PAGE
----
• 2 hours Huawei Given The Green Light To Build 5G Network In The UK
  • 4 hours Five Things To Watch In The Battery Metals Market
  • 6 hours What Investors Need To Know About The Coronavirus
  • 22 hours General Motors To Spend $2.2 Billion On Detroit Electric Vehicle Plant
  • 1 day Copper Slides Under Coronavirus Concerns
  • 1 day Low Gold Miner Valuations Reveal Upside Potential For The Industry
  • 1 day JPMorgan Urges Investors To Buy The Coronavirus Dip
  • 1 day The Survival Of A $2.7 Trillion Market Rests On This Tiny Niche
  • 2 days U.S. Moves To Bar Iranians From Investor Visas
  • 3 days Why Germany Is Going To War With Gold
  • 4 days Gold Is Still Cheap Compared To Stocks
  • 5 days Are Cryptocurrencies Funding Terrorism?
  • 5 days Promising Oil Companies To Watch In 2020
  • 6 days Could China's Coronavirus Outbreak Impact U.S. Stocks?
  • 6 days Tesla Stock Continues To Soar
  • 7 days What New Economic Data Reveals About Gold's Trajectory
  • 8 days The Lucrative New Tech Hijacking Your Privacy
  • 8 days The Biggest Loser In The China-U.S. Tariff Tit-For-Tat
  • 9 days Trade War Takes Its Toll On Shipping
  • 11 days Is $90 Oil Possible? An Interview With Jay Park
What's Behind The Global EV Sales Slowdown?

What's Behind The Global EV Sales Slowdown?

An economic slowdown in many…

Is The Bull Market On Its Last Legs?

Is The Bull Market On Its Last Legs?

This aging bull market may…

Another Retail Giant Bites The Dust

Another Retail Giant Bites The Dust

Forever 21 filed for Chapter…

  1. Home
  2. Markets
  3. Other

Book Review: The Mandibles (related to inflation)

For something a little different, I wanted to write a book review today. But this is not as far removed as it seems, from my normal beat. In fact, this book could actually be a companion piece to my own book published last year, What's Wrong with Money?: The Biggest Bubble of All. I really mean that.

The book is "The Mandibles: A Family, 2029-2047," by Lionel Shriver. This is a terrific work of fiction, especially if you like futuristic dystopian novels. From the jacket:

In 2029, the United States is engaged in a bloodless world war that will wipe out the savings of millions of American families. Overnight, on the international currency exchange, the "almighty dollar" plummets in value, to be replaced by a new global currency, the "bancor." In retaliation, the president declares that America will default on its loans. "Deadbeat Nation" being unable to borrow, the government prints money to cover its bills. What little remains to savers is rapidly eaten away by runaway inflation.

The Mandibles have been counting on a sizable fortune filtering down when their ninety-seven-year-old patriarch dies. Once the inheritance turns to ash, each family member must contend with disappointment, but also—as the U.S. economy spirals into dysfunction—the challenge of sheer survival.

This book was recommended to be by a friend who knows of my background in inflation – many years of study of the topic, and the fact that I founded and run a firm that's dedicated to inflation hedging of various kinds (e.g., college tuition or healthcare, but also things like commodities and inflation-linked bond strategies). I took up the novel with some trepidation, since most treatments of inflation in fiction...heck, in non-fiction...are shallow and generally just plain obtuse. I'm including works by famous economists. So I didn't have high hopes for this book.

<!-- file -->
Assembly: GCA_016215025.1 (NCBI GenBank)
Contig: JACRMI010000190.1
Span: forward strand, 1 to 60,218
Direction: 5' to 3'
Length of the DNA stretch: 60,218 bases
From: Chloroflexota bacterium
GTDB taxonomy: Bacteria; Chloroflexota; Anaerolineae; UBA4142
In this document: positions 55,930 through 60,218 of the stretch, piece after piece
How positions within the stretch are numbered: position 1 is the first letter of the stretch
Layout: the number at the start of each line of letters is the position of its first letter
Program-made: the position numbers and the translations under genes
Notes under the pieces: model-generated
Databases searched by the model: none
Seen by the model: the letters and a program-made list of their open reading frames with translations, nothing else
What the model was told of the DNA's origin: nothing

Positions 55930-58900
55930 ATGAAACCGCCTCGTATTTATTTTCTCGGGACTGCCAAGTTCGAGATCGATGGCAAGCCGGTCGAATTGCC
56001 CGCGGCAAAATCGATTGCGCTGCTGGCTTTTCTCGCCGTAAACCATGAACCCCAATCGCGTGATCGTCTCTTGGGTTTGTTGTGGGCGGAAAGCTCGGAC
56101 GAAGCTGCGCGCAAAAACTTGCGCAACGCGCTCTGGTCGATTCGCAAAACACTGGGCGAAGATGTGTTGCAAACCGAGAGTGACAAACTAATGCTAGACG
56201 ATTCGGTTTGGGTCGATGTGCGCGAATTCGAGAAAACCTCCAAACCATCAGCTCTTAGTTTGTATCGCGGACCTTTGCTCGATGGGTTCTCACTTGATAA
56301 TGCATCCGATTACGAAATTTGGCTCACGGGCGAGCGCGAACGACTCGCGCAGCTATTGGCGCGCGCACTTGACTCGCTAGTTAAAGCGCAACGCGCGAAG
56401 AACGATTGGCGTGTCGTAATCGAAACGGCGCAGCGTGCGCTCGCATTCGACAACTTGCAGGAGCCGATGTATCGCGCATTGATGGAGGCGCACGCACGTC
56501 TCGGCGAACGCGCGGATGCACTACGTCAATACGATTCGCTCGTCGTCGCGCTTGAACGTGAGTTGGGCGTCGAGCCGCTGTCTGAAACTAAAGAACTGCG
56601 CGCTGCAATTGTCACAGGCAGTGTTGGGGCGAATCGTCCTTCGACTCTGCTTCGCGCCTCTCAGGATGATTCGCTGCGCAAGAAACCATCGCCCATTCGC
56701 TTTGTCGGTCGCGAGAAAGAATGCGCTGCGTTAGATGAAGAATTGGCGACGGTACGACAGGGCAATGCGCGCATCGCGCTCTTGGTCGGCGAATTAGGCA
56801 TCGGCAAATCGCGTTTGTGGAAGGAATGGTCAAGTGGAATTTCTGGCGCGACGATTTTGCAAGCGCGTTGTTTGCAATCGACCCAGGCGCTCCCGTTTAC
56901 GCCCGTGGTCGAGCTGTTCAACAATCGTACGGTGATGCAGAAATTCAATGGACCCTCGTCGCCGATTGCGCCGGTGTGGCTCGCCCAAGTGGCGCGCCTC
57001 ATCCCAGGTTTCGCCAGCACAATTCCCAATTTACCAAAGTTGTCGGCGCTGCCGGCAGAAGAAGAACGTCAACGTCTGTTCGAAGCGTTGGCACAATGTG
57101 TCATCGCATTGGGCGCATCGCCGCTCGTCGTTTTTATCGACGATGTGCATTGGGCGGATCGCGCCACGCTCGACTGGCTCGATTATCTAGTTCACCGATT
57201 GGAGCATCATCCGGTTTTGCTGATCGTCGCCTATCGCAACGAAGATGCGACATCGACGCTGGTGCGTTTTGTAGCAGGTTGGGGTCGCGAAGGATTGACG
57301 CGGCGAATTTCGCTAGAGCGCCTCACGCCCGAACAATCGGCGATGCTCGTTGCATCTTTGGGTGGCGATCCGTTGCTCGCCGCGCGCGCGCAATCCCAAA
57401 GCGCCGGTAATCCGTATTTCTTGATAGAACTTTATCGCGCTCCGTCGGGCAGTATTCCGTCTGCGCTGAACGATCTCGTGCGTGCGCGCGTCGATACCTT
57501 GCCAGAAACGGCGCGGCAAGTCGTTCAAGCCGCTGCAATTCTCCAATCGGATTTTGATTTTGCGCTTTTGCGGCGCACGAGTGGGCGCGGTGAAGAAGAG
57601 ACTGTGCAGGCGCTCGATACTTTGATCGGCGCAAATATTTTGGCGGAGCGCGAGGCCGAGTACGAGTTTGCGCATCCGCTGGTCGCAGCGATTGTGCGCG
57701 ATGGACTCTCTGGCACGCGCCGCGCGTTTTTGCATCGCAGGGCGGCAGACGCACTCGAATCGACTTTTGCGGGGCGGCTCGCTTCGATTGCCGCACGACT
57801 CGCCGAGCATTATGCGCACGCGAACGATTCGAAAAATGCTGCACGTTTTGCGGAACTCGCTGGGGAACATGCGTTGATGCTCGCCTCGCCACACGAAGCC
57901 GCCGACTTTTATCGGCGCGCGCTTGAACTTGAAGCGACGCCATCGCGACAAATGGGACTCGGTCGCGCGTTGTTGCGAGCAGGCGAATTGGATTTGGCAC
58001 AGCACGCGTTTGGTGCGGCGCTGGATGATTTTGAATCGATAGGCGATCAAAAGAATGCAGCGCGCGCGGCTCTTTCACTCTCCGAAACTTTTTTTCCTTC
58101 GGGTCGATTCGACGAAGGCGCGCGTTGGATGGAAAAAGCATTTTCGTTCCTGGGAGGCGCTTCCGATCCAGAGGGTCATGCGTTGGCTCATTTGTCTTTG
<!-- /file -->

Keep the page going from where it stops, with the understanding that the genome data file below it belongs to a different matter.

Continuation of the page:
I was completely wrong.

When I said that this book could be a companion book to my own (non-fiction) work, I wasn't kidding. The author got virtually every detail right, about how the pieces fit together, about what causes inflation – including the question of how moderate and high inflation can turn into hyperinflation, a transition that has little to do with monetary policy actions and everything to do with confidence in the monetary unit. And that's actually why my book is titled "What's Wrong with Money..." the fact that confidence is the underlying unit (in a fiat currency) creates the potential for an outcome such as Ms. Shriver describes. It isn't a likely outcome, but it is entirely plausible that it could work out in this way.

Ms. Shriver skillfully works current events of today into the novel, as characters occasionally recollect some old policy from the 2000s or 2010s and explain why that policy didn't work. I was amazed at the competence with which she tackled all of these subjects.

All in all – if you like the things I write, and especially if you read my book and liked it (or even if you didn't read it, and probably even if you didn't like it), you will really like The Mandibles. I highly recommend it.

 


P.S. Don't forget to buy my book! What's Wrong with Money: The Biggest Bubble of All. Thanks!

You can follow me @inflation_guy!

Enduring Investments is a registered investment adviser that specializes in solving inflation-related problems. Fill out the contact form at http://www.EnduringInvestments.com/contact and we will send you our latest Quarterly Inflation Outlook. And if you make sure to put your physical mailing address in the "comment" section of the contact form, we will also send you a copy of Michael Ashton's book "Maestro, My Ass!"

 

Back to homepage

Leave a comment

Leave a comment